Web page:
High dose hydrocortisone immediately after trauma may alter the trajectory of PTSD: Interplay between clinical and animal studies

Joseph Zohar, Hila Yahalom, Nitsan Kozlovsky, Shlomit Cwikel-Hamzany, Michael A. Matar, Zeev Kaplan, Rachel Yehuda, Hagit Cohen

Research output: Contribution to journalArticlepeer-review


High-dose corticosteroids have been reported to reduce symptoms of acute stress and post-traumatic stress in polytrauma patients and in animal studies. The underlying mechanism of action remains largely unclear. These issues were addressed in parallel in the clinical and preclinical studies below. In this preliminary study, 25 patients with acute stress symptoms were administered a single intravenous bolus of high-dose hydrocortisone (100-140. mg) or placebo within 6. h of a traumatic event in a prospective, randomized, double-blind, placebo-controlled pilot study. Early single high-dose hydrocortisone intervention attenuated the core symptoms of both the acute stress and of subsequent PTSD in patients. High-dose hydrocortisone treatment given in the first few hours after a traumatic experience was associated with significant favorable changes in the trajectory of exposure to trauma, as expressed by the reduced risk of the development of PTSD post-trauma. In parallel, a comparative study of morphological arborization in dentate gyrus and its modulating molecules was performed in stress-exposed animals treated with high-dose hydrocortisone. Steroid-treated stressed animals displayed significantly increased dendritic growth and spine density, with increased levels of brain-derived neurotrophic factor (BDNF) and obtunded postsynaptic density-95 (PSD-95) levels. The animal study provided insights into the potential mechanism of this intervention, as it identified relevant morphological and biochemical associations to the clinical observations. Thus, evidence from clinical and animal studies suggests that there is a "window of opportunity" in the early aftermath of trauma to help those who are vulnerable to the development of chronic PTSD.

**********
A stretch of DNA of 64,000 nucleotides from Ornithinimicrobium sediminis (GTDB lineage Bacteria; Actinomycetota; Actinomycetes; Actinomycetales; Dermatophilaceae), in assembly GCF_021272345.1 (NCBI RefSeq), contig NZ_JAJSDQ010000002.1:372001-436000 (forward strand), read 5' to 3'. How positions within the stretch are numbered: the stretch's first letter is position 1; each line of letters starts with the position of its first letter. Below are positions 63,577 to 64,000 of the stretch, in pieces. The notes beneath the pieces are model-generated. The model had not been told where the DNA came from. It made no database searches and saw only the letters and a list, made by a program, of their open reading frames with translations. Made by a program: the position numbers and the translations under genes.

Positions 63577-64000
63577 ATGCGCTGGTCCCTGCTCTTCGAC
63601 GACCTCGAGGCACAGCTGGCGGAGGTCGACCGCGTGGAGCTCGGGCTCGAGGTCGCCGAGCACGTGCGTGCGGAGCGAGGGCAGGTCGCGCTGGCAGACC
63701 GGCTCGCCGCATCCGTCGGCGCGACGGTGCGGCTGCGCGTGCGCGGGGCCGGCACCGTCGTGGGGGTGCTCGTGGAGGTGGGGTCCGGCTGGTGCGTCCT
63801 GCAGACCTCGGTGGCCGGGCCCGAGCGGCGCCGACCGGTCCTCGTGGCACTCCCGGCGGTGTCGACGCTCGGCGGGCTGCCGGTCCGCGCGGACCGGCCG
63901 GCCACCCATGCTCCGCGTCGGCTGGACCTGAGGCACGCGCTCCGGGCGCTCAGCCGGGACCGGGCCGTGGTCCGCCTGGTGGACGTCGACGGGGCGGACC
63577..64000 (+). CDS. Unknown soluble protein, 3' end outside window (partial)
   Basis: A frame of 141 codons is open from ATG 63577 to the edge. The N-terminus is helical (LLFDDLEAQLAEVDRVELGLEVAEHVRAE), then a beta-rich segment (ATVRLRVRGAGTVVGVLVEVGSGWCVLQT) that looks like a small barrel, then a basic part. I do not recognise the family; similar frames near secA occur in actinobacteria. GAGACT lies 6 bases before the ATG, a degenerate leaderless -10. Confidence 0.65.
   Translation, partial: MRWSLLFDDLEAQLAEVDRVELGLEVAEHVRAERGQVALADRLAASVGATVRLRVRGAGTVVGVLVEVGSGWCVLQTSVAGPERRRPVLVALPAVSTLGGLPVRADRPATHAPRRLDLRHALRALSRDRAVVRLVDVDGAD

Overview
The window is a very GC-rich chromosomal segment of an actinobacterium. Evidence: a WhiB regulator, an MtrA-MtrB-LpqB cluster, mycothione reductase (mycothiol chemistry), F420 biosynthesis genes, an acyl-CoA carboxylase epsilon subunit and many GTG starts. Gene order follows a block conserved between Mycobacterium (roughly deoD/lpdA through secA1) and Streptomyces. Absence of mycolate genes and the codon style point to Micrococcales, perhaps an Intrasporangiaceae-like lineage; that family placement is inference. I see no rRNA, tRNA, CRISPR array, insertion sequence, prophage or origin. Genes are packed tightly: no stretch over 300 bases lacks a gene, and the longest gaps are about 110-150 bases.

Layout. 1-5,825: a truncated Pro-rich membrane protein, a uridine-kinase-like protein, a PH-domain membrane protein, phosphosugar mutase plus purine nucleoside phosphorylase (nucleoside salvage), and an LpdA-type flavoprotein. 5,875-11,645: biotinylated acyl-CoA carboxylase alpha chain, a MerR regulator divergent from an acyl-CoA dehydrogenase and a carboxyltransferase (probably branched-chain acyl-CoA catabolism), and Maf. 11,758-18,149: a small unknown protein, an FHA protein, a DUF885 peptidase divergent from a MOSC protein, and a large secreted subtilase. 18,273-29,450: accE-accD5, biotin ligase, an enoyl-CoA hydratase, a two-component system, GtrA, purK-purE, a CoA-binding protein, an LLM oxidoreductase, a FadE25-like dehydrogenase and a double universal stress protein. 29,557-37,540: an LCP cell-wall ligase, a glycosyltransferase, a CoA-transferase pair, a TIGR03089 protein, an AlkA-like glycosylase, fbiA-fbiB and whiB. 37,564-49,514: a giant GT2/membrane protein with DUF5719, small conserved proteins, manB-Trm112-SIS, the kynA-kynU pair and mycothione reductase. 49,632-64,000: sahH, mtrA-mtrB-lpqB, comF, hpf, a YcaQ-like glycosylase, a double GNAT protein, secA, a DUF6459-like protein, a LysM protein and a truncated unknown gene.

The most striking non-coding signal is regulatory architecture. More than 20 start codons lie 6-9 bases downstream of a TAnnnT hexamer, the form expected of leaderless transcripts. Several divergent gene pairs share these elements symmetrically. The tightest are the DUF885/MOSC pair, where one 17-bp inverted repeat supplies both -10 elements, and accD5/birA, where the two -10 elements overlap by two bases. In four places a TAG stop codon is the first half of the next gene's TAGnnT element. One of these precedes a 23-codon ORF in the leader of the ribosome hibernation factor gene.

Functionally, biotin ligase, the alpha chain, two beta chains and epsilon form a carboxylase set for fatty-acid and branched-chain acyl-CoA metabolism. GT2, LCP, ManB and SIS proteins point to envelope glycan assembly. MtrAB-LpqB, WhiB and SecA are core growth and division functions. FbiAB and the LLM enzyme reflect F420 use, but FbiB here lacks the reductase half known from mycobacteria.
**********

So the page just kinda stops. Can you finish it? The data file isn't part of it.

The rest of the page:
Original languageEnglish
Pages (from-to)796-809
Number of pages14
JournalEuropean Neuropsychopharmacology
Issue number11
StatePublished - Nov 2011


  • Animal model
  • Brain-derived neurotrophic factor (BDNF)
  • Dendritic arborization
  • Hydrocortisone
  • Postsynaptic density-95 (PSD-95)
  • Posttraumatic stress disorder
  • Secondary prevention


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